Labour’s plan for a permanent customs union with the EU after Brexit can secure a Commons majority, the shadow chancellor has told the BBC.
John McDonnell said it was a “very traditional British compromise” to avoid a “catastrophic” no-deal Brexit.
“We believe that this is a deal that could fly within Parliament,” he said.
Jeremy Corbyn’s letter setting out Labour’s demands for supporting a Brexit deal was welcomed by some EU figures and Tory MPs.
Downing Street is expected to reply to Mr Corbyn’s letter later on Friday.
Home Secretary Sajid Javid told BBC Wiltshire it was “good that Jeremy Corbyn has finally started talking”.
But, he added: “In this letter he’s put five demands and I think any person reading that letter would know it’s far more about politics than it is about actually trying to work with the prime minister in the national interest”.
And Nigel Dodds, deputy leader of the Democratic Unionist Party – who Theresa May relies upon for votes in Parliament – said Mr Corbyn’s plan did not have the support of the Labour Party.
He added: “The way to a majority for a deal in the United Kingdom is with the Conservative Party and the DUP.
“I don’t believe Theresa May is going to split her party in order to reach out to Jeremy Corbyn, who is going to find it very difficult to bring his own party along, and he cant be relied upon to deliver the Brexit that the prime minister believes people voted for in the referendum.”
In contrast to Mrs May’s deal, Labour wants the UK to be a member of a customs union with the EU, with an agreement “that includes a UK say on future EU trade deals” and close ties to the single market.
Under Mrs May’s plan, the UK would leave the customs union, which she says would allow it to strike trade deals around the world.
A senior No 10 source said the government was looking at Labour’s proposals “with interest” but added: “There are obviously very considerable points of difference that exist between us.
“The PM continues to believe an independent trade policy is one of the key advantages of Brexit.”
The UK is due to leave the EU on 29 March when the two-year limit on withdrawal negotiations under the Article 50 process expires.
But Mrs May has been unable to get the withdrawal deal she has negotiated with the EU through Parliament – it was overwhelmingly rejected by MPs last month.
In Brussels on Thursday, she told EU leaders that she could get a “stable majority in Parliament” for the deal if they agreed to legally-binding changes to the Irish backstop clause – something they have always ruled out.
Talks are continuing with EU officials – but senior figures in Brussels gave a warm reception to Mr Corbyn’s alternative proposals.
The European Parliament’s chief Brexit negotiator Guy Verhofstadt said: “It’s important now that this leads to a position in the UK that has the broadest possible majority, so that we can conclude these negotiations.”
European Council President Donald Tusk also described Mr Corbyn’s letter as a “promising way” out of the impasse, according to an EU source.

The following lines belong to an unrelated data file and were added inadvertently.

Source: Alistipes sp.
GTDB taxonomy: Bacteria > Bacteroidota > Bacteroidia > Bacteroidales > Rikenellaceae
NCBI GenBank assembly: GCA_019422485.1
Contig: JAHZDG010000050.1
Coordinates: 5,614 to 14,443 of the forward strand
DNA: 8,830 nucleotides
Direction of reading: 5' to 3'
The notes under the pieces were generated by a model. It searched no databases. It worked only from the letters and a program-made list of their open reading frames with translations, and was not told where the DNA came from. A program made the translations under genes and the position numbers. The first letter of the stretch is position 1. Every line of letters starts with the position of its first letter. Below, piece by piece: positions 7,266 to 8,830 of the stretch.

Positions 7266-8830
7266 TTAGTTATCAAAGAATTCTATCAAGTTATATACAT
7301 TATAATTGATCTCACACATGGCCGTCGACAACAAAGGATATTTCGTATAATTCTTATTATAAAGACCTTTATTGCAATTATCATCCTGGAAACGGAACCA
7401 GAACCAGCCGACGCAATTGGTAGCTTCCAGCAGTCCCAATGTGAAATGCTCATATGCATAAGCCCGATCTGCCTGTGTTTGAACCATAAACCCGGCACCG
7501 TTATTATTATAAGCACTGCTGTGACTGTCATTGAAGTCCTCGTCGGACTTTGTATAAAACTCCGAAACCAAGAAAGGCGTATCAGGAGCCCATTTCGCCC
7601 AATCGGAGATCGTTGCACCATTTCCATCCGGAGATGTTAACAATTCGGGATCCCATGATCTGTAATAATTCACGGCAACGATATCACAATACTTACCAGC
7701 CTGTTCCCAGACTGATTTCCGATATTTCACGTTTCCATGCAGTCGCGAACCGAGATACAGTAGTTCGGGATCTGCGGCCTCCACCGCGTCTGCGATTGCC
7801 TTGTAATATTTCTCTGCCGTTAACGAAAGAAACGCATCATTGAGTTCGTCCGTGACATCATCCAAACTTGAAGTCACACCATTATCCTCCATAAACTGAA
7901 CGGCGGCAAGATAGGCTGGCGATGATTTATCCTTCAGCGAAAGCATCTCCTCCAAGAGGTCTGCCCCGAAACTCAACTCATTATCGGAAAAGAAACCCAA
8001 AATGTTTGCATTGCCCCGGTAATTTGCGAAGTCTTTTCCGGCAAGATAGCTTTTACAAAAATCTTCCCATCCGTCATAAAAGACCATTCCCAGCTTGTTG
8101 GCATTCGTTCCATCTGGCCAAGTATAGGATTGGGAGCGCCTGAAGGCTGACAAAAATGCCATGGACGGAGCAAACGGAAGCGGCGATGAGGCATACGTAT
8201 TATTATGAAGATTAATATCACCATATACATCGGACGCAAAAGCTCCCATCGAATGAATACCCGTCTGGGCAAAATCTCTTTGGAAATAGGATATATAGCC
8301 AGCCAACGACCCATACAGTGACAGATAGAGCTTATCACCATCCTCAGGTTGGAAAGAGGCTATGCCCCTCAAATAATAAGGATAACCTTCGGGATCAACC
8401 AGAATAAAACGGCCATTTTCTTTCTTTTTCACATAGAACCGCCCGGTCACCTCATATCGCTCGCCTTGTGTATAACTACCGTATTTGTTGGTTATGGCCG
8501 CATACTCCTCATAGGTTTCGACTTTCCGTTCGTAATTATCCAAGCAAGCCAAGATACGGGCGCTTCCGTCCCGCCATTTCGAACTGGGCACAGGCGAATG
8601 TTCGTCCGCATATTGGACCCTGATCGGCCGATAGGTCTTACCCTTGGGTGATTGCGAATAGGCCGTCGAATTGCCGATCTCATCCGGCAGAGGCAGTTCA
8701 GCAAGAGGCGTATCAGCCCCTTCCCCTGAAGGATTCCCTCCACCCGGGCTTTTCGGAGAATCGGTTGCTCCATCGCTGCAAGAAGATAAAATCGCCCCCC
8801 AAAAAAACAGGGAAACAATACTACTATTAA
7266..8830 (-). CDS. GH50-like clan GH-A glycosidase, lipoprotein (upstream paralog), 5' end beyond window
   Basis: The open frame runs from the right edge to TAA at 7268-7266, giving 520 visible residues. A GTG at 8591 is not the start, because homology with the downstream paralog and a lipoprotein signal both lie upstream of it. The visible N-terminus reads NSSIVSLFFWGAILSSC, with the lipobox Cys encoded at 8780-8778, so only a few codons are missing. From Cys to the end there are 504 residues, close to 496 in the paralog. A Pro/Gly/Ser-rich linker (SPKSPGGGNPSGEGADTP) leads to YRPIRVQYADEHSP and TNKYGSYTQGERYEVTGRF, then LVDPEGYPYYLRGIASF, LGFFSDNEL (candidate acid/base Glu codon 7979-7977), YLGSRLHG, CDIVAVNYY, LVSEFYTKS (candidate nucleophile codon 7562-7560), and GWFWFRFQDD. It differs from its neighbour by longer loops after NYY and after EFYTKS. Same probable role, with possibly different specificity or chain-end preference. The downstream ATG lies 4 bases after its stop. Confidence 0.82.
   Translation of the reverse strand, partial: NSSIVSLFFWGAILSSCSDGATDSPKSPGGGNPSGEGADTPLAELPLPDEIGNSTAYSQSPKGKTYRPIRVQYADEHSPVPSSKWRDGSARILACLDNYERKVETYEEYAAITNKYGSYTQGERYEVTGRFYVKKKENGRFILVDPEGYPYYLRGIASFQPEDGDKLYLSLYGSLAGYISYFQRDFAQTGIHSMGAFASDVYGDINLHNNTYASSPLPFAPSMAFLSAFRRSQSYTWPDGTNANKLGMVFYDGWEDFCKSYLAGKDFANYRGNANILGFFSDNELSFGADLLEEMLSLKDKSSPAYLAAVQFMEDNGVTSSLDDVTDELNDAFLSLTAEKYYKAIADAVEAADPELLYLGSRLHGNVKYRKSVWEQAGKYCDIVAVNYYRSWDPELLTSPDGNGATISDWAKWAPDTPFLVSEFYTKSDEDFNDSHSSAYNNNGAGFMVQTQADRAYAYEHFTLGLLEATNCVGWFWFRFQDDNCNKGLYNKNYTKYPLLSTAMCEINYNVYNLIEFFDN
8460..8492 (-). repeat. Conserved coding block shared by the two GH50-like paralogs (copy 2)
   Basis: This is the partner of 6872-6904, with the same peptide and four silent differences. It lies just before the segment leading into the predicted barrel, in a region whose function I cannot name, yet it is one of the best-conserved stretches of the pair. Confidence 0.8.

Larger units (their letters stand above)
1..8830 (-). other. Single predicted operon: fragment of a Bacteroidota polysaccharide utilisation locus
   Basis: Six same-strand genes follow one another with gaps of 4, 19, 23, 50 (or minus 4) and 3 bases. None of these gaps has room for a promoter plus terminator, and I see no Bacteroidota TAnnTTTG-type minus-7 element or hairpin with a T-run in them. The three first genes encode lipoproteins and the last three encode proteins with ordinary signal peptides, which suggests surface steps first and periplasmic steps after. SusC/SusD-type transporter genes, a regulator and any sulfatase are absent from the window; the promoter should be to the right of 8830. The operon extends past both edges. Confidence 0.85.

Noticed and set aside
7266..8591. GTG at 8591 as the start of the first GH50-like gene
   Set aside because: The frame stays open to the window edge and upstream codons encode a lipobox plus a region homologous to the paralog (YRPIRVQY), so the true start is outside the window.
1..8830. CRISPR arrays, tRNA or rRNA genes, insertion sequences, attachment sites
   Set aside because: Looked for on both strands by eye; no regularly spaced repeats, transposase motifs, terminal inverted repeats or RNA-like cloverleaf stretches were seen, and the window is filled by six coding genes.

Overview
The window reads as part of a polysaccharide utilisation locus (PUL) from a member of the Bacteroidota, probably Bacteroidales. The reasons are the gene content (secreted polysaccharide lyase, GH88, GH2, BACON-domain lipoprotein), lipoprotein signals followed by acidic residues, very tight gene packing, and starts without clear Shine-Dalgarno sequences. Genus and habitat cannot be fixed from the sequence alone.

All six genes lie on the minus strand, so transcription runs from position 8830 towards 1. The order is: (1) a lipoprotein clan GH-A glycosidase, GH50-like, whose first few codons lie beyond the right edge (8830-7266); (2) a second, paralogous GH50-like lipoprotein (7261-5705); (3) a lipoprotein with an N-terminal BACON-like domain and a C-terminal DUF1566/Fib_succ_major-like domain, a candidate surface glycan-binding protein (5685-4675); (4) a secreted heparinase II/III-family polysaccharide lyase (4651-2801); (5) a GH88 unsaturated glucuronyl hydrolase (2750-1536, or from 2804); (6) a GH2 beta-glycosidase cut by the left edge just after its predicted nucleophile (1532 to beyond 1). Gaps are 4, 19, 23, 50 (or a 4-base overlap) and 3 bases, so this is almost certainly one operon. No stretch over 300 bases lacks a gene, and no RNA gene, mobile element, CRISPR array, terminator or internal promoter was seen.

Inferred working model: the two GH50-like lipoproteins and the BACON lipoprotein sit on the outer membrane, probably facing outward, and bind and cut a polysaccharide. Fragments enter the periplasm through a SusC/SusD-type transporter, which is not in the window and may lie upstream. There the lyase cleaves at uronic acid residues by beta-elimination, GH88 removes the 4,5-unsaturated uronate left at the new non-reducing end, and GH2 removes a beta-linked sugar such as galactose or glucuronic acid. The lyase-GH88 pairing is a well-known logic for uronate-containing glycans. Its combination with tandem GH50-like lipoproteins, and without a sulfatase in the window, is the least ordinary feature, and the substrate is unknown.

Cabinet Office Minister David Lidington has said he is willing to discuss the proposals with Labour’s shadow Brexit Secretary Sir Keir Starmer.
Mr McDonnell told BBC Radio 4’s Today programme: “The prime minister has to accept that the only way she will get something through Parliament is a compromise like this.
“I think if Theresa May said ‘I will sign up to Labour’s deal’ and we went to Parliament, I think we would have a secure Parliamentary majority.”
Conservative MP Sir Oliver Letwin was among those suggesting Mr Corbyn’s move could open the way to a cross-party consensus, if Mrs May could not get her deal through:
But Labour’s position has upset some of the party’s own backbenchers who see it as facilitating a “Tory Brexit” that they say will harm their constituents.
Some Labour members of the People’s Vote campaign for another EU referendum have accused Mr Corbyn of abandoning his commitment at Labour’s conference to get behind a public vote if he can’t force a general election.
Owen Smith, who failed in his bid to topple Mr Corbyn in a 2016 leadership vote, has said he and “lots of other people” were considering their future in the party as a result.
Asked about Labour opposition to Mr Corbyn’s offer, Mr McDonnell said “not everyone’s going to get everything they want” and MPs would have to compromise in the long-term interests of the country – but denied it had effectively killed off the prospect of Labour backing another referendum.
He said people had “looked over the edge of a no-deal Brexit” and economic growth was already stalling: “Therefore now in the national interest we have got to come together and secure a compromise. If we can’t do that, well yes, we have to go back to the people.”
Other Labour backbenchers have welcomed Mr Corbyn’s move. Labour’s Stephen Kinnock, who backs the “Norway Plus” model of a close economic partnership with the EU, tweeted: “This can break the deadlock.”